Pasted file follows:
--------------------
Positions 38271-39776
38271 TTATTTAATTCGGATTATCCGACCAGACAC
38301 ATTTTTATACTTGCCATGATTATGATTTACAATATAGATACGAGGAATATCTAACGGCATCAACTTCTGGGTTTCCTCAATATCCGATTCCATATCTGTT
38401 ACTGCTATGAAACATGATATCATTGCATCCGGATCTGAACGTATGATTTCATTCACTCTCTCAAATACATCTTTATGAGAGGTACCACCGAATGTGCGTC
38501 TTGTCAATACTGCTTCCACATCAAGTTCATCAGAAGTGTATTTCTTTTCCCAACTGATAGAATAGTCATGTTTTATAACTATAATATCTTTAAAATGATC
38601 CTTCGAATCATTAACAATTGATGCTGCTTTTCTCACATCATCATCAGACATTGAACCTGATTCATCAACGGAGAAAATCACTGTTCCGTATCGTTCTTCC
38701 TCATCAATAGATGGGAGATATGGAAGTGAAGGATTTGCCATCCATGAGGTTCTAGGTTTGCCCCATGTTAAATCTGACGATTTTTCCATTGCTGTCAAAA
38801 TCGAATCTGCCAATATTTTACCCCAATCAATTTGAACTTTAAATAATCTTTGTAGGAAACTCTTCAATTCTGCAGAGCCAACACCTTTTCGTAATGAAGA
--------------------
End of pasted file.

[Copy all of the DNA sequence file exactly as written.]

Positions 38271-39776
38271 TTATTTAATTCGGATTATCCGACCAGACAC
38301 ATTTTTATACTTGCCATGATTATGATTTACAATATAGATACGAGGAATATCTAACGGCATCAACTTCTGGGTTTCCTCAATATCCGATTCCATATCTGTT
38401 ACTGCTATGAAACATGATATCATTGCATCCGGATCTGAACGTATGATTTCATTCACTCTCTCAAATACATCTTTATGAGAGGTACCACCGAATGTGCGTC
38501 TTGTCAATACTGCTTCCACATCAAGTTCATCAGAAGTGTATTTCTTTTCCCAACTGATAGAATAGTCATGTTTTATAACTATAATATCTTTAAAATGATC
38601 CTTCGAATCATTAACAATTGATGCTGCTTTTCTCACATCATCATCAGACATTGAACCTGATTCATCAACGGAGAAAATCACTGTTCCGTATCGTTCTTCC
38701 TCATCAATAGATGGGAGATATGGAAGTGAAGGATTTGCCATCCATGAGGTTCTAGGTTTGCCCCATGTTAAATCTGACGATTTTTCCATTGCTGTCAAAA
38801 TCGAATCTGCCAATATTTTACCCCAATCAATTTGAACTTTAAATAATCTTTGTAGGAAACTCTTCAATTCTGCAGAGCCAACACCTTTTCGTAATGAAGA